At least grab your umbrella
What now if you think the market is due for a correction? How do you make gains when market goes down? Warren Buffet is quoted as saying Rule Number 1 is “Never Lose Money.” Occasionally markets go through periods of extreme volatility and declines. It’s easy to ride out small fluctuations when you have a long time horizon. But in the case of large declines, experienced investors like to seek protection or hedge. Considering the correction that just happened, it’s never bad to consider a hedge.
In fact for active investors, hedging might be considered as another form of diversification. Similar to having a bond or gold allocation, having non-equity-correlated or inversely correlated assets can improve returns. So how does one hedge? There are many ways; each with pros and cons so there is no strategy that’s always right or wrong. Here are some common approaches.
Stay in cash
One simple strategy is to sell some equities and move to cash. Cash doesn’t lose value in the very short term and can be quickly redeployed when you think the time is right. Of course, this is less a hedge and more avoidance. And cash is generally a poor long-term option since market timing is difficult to get right, and meanwhile, you lose out on any asset returns. Selling into cash may stem potential losses but leaves zero chance of gains. Market timing is virtually impossible. If you guess right on the exit, when do you get back in?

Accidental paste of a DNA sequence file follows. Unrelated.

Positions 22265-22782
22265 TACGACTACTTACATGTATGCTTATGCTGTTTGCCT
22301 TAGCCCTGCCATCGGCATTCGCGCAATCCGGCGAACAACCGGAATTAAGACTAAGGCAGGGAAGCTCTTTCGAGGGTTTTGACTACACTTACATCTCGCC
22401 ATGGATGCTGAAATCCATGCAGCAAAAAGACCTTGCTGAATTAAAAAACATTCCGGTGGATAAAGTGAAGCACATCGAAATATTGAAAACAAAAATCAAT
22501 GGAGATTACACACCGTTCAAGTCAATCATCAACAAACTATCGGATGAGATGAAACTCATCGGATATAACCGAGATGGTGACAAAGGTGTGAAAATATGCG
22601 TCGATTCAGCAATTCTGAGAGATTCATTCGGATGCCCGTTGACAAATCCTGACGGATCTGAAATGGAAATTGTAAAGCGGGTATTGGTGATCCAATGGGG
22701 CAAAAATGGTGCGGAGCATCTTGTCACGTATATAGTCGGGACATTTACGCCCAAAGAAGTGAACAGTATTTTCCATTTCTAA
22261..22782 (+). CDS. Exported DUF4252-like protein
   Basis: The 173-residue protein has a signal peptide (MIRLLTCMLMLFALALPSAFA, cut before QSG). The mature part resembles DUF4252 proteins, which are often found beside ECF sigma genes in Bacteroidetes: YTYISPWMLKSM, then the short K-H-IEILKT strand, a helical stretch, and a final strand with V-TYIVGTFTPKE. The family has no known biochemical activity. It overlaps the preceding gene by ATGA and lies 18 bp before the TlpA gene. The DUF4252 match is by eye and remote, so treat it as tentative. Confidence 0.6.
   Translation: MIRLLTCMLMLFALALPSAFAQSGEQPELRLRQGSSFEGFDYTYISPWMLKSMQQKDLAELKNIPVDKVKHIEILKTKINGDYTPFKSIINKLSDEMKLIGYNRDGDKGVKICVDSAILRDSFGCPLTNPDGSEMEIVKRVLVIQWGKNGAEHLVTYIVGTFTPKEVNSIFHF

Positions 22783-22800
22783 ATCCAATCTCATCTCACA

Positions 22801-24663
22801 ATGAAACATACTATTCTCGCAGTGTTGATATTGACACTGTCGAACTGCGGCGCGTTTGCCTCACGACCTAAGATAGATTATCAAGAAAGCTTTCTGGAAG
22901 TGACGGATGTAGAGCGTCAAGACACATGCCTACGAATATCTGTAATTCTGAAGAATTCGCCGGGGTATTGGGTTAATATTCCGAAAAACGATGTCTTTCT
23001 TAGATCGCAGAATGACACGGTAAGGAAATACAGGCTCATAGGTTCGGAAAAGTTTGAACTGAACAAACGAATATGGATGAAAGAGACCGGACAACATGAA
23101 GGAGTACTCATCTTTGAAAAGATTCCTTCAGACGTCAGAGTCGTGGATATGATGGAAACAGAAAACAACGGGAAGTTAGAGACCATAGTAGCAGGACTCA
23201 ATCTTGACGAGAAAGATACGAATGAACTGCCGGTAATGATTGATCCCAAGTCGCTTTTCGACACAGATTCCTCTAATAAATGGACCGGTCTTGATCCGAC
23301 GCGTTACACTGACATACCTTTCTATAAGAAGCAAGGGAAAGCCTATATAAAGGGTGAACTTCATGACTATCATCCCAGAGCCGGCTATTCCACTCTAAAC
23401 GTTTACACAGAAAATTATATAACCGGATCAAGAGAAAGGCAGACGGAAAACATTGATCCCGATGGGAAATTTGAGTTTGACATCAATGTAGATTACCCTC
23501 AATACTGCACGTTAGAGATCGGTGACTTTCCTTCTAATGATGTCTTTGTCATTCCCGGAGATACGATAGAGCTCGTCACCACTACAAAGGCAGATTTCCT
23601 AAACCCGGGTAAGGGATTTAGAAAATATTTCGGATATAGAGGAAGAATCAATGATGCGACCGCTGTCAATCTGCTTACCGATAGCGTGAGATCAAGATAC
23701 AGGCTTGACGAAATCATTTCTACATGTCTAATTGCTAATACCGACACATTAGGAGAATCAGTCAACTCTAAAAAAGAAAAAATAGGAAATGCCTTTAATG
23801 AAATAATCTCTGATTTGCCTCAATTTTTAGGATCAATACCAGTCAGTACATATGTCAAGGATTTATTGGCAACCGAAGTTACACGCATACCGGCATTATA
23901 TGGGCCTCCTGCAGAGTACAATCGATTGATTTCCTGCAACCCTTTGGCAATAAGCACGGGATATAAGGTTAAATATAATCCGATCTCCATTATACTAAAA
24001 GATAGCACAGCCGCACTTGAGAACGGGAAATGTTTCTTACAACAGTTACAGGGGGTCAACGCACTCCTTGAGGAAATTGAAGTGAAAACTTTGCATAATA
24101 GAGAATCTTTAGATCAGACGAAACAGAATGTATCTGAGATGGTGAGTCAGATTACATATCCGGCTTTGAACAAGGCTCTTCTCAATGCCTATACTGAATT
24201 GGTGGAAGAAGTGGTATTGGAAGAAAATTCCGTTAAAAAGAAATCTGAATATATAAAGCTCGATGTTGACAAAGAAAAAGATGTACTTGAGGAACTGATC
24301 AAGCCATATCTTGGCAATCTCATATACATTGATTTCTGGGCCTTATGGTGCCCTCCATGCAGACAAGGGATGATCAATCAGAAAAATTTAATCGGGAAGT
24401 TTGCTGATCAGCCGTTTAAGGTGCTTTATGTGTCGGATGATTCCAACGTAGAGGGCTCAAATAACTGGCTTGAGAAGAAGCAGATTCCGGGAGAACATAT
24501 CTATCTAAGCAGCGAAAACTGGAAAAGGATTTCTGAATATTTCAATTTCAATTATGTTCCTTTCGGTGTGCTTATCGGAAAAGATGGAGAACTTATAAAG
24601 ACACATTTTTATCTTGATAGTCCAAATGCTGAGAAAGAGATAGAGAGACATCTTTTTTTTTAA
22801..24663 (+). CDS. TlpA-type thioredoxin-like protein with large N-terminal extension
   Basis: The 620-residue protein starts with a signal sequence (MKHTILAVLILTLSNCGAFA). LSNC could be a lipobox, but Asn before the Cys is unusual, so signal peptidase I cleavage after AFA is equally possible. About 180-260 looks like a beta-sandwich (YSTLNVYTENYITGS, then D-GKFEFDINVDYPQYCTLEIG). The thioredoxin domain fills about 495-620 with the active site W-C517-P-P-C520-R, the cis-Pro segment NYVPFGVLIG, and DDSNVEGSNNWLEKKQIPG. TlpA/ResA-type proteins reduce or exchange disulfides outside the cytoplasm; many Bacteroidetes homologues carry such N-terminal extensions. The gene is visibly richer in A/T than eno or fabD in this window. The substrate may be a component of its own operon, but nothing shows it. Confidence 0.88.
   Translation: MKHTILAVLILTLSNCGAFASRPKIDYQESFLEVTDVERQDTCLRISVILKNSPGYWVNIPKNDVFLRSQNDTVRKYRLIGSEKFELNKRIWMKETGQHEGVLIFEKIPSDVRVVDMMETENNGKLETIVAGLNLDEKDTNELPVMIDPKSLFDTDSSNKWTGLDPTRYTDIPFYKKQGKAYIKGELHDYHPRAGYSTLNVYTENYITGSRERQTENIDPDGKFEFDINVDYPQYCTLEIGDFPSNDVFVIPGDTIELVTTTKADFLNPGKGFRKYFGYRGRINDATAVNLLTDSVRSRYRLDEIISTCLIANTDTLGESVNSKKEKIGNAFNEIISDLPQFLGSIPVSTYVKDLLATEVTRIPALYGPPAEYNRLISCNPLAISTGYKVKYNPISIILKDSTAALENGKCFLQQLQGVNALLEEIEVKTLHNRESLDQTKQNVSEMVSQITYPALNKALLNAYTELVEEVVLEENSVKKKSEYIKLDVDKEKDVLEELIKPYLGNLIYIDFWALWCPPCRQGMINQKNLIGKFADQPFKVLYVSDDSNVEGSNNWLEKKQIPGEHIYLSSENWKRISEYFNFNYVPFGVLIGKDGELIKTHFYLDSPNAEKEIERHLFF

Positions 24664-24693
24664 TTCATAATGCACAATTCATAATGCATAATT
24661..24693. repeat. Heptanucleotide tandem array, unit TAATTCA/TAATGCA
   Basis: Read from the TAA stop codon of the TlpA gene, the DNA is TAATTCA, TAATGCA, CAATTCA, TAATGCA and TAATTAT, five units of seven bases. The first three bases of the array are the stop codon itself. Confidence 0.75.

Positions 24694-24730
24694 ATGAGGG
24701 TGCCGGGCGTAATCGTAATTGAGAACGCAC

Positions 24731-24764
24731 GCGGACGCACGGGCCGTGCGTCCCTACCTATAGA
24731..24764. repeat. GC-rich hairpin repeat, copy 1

Trading into defensive sectors and assets like consumer staples, utilities and bonds is another strategy. But like cash, this strategy is more a mix between tactical diversification and hedging rather than a true hedge. It’s perhaps the most practical and comfortable option for many since it maintains exposure to assets but tactically shifts the portfolio to favor low or negative beta assets. But it is simple to execute before and as an actual decline happens. In designing more active hedging strategies, investors can choose from a variety of tools and approaches. Each has pros and cons.
As the most liquid of all assets, cash acts as a source of psychological comfort for investors. The findings from the BlackRock Investor Pulse Survey illustrate this perfectly, as can be seen in the graph above.
As you can see, 29% of respondents felt that saving cash made them feel hopeful, whereas 39% maintained that they prioritize holding cash reserves over investing. Meanwhile, 39% of respondents stated that cash made them feel “secure,” and 28% felt that cash made them feel “confident.” Holding cash gives investors psychological comfort, creates a safety net for emergencies, and accords them flexibility.
However, cash may not be the best hedging strategy for the long term. This is simply because idle cash reserves tend to lose their value over time. Inflation erodes the purchasing power of your cash reserves.
The above graph shows the compounded annual returns of cash, stocks (as represented by the S&P 500) (SPY) (SPUU), and bonds (TLT)(BND), after taxes and inflation, over the period from 1926–2014. Cash fell woefully short of both equities (VTI) and bonds, with a meager total return of 3.5%. Returns after tax and after inflation totaled a measly -0.8%.
As this graph shows, Americans are not ready for retirement and cash is not sufficient to meet the post-retirement financial goals of investors. This means that although cash and defensive plays may be good short-term hedging techniques, they hold very little merit over the long term.
In the next part, we’ll discuss other strategies.